The Shins' "Nothing At All" and Nihilism

We've long jokingly refereed to this as the nihilist song. I've got this ideal inside of me, but it's nothing at all. It's almost too funny, too straightforward, an upbeat song saying Hey Guys! There's Nothing At All! I've argued with friends about it, them saying that its about personal dissatisfaction and disenfranchisement. But somehow in the context of the shin's work (first three albums, at least) it looked to me as James slapping a nice melody to conceal that he really truly believed what he was saying. And in the five years of me thinking they'd never release a thing again, that they'd break up (they kinda did), it was the perfect post script to their career. The dropped last song on their last album, now only included as a bonus, as if to say "in case you didn't get it in the coded verse of the rest of our career, here it is for you, spelt out". "You want to put your trust in some solid thing? Yeah, it's a drug to us all". The record store clerk handed me a 7" record, for free, with it on the A and split needles alt take on the B, and as far as I can tell this particular combination isn't supposed to exist, I don't know why I have it.

Of course, this is not the first time the Shins have endorsed nihilism, or perhaps it's a brand of existentialism. The belief that there is no governing force to the universe, no spiritual ties that bind, and no meaning to life. That there is no fate, no god, no deeper reason to live, and perhaps even no love or happiness. In fact, the first seeds of this emptiness manifested on the opposite end of their discography, the first song on their first album. Caring is Creepy deals heavily in existential angst, images of walking naked in snow and feeling nothing, and hiding the fact you're dead again. Even the title shows this depressed detachment, as if to say "I don't care. Caring is creepy."

This trend is active throughout Oh Inverted World, the Shins' most cryptic album, notably on Know Your Onion's tale of teenage misanthropy. "When every other part of life seemed locked behind shutters, we knew the worthless dregs we've always been". However, it took until the straightforward, poppy Chutes Too Narrow came out for it to really take off. It's been said that the album is made up one third of love songs, one third of break up songs, and one third of despaired philosophy. Saint Simon and Fighting in the Sack even seem to specifically deal with the meaninglessness of life and the falseness of religion. Fighting's second verse states "Most ideals turn to dust, there are few in which we all can trust. Haven't you noticed I've been shedding all of mine?" He suggests that the whole idea of meaning is just because we humans know that our fate is to die and vanish, and we intentionally believe something else so we won't have to deal with that. "The cruel uneventful state of apathy releases me. I value them but I won't cry every time one's wiped out".

However, there are love songs, which would perhaps suggest that he shifts more towards existentialism that nihilism (in a nutshell, that he believes the universe gives us no meaning, but we can give ourselves some). Though there is Gone For Good, about breaking off an engagement after finding "a fatal flaw in the logic of love", there is the incredible Those To Come to counter it. In it our man wakes up to a beautiful girl making tea in her underwear and through her sees the entire cycle of life in the universe, and seems ok with it. There are few things I've ever been able to identify with as much as this song. I am in love with this girl I've never met through James Mercer's eyes. He is amazed to see her "still prone to care", a dramatic contrast to the original title of Gone For Good: A Call To Apathy.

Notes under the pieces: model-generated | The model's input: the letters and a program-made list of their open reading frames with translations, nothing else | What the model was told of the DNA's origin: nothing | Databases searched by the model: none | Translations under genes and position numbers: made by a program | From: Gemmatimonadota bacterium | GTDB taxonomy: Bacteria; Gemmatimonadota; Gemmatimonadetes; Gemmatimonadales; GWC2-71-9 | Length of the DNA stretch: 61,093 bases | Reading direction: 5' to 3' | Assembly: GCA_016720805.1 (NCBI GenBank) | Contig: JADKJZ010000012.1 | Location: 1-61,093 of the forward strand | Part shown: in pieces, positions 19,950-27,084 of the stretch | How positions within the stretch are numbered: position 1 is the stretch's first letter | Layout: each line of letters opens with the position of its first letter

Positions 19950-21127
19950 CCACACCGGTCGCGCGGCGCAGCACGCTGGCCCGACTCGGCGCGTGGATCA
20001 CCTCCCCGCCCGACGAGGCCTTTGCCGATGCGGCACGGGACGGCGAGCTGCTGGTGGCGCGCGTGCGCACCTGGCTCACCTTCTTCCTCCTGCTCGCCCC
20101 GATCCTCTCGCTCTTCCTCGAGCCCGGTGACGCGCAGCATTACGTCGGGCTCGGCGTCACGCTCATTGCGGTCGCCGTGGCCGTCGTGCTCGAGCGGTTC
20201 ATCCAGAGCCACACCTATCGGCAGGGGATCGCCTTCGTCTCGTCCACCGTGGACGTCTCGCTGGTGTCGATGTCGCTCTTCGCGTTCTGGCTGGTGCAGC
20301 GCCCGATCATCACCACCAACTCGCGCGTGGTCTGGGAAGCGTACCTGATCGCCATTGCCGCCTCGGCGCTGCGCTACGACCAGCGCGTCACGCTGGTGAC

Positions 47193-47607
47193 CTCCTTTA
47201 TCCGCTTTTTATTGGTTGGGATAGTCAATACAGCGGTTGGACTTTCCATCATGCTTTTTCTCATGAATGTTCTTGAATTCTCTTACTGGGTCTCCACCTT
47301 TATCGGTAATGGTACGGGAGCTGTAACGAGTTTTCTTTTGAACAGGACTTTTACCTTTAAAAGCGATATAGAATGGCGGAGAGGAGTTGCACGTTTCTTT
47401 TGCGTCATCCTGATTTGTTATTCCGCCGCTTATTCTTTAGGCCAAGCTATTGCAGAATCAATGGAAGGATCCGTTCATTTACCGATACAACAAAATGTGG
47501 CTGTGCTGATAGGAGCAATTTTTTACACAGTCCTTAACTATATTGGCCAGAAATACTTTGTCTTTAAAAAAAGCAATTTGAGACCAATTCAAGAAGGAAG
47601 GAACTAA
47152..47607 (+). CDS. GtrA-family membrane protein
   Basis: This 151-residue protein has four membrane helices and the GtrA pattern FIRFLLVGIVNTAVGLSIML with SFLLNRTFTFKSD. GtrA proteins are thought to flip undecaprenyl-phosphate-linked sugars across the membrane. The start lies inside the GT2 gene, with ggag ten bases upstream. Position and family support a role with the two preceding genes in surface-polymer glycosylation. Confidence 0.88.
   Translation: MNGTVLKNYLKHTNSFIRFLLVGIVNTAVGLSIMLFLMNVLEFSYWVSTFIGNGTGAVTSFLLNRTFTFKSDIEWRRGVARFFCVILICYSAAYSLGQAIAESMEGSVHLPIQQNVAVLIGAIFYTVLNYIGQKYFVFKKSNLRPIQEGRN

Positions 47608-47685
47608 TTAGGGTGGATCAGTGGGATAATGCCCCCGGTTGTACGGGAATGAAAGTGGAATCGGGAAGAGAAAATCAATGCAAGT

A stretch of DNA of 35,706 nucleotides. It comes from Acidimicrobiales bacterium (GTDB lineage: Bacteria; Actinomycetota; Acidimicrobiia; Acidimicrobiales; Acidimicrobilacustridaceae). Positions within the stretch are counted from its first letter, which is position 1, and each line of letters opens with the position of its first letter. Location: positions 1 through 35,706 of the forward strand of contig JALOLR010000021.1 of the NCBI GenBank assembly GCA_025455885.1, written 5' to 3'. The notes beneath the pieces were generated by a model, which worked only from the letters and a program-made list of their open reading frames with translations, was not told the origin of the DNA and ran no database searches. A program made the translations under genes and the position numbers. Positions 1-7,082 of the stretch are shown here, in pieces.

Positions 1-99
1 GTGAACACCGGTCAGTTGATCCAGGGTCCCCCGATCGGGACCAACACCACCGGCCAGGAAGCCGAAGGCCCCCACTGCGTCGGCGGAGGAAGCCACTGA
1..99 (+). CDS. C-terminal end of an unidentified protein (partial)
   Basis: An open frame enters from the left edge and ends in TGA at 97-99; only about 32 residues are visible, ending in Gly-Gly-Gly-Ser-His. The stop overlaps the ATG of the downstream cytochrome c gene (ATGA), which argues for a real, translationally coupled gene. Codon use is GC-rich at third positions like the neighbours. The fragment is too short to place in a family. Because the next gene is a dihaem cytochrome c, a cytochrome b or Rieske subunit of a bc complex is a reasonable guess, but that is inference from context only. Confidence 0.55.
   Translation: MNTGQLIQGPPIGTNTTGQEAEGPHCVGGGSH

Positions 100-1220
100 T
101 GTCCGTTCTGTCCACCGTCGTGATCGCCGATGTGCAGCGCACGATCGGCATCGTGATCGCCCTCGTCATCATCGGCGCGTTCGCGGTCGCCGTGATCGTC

Snapped back from the relatively clear lyrics on Chutes, the third album drowns itself in symbolism and references, a dense thick shell to crack, and certainly the hardest to tell exactly what James is trying to say. So I can only tell you what I've got. Certainly Australia deals with a whole score of themes of meaninglessness, from it's opening lines questioning the depth of human's purpose on earth to the "selfless fool who'd hoped he'd save us all" holding you down. He talks about the dodo's and the android's conundrum, perhaps meaning the emptiness of wings without flight or living without true life. He wants to cry, but nothing happens anytime he tries. Phantom Limb begs us to "follow the lines and wonder why there's no connection".

Turn On Me deals out one of the most potent anti-love lines, and certainly the one that has had the most violent repercussions throughout my life, from the fifteen year-old who first heard it down to now. "Do affections fade away? Or do adults just learn to play the most ridiculous repulsing games?" There's a handful of other lyrics sprinkled throughout the album that could be on the same strand, but they could also mean dozens of other things so I try not to speculate more than I have already.

Of course this all leads up to A Comet Appears, where, far from the concluding song on their previous album, he looks into his heart and sees a numbness growing. "Every post you can hitch your faith on is a pie in the sky, chock full of lies, a tool we devise to make sinking stones fly."

And if you have the bonus track you're then suddenly hit with "I've got this ideal inside of me that we're nothing at all." "I'm just a shell as empty as can be. Yeah, I've got nothing at all." and the ending chant, upbeat, of

"There's noting at all

there's nothing at all

there's nothing at all

there's nothing at all"


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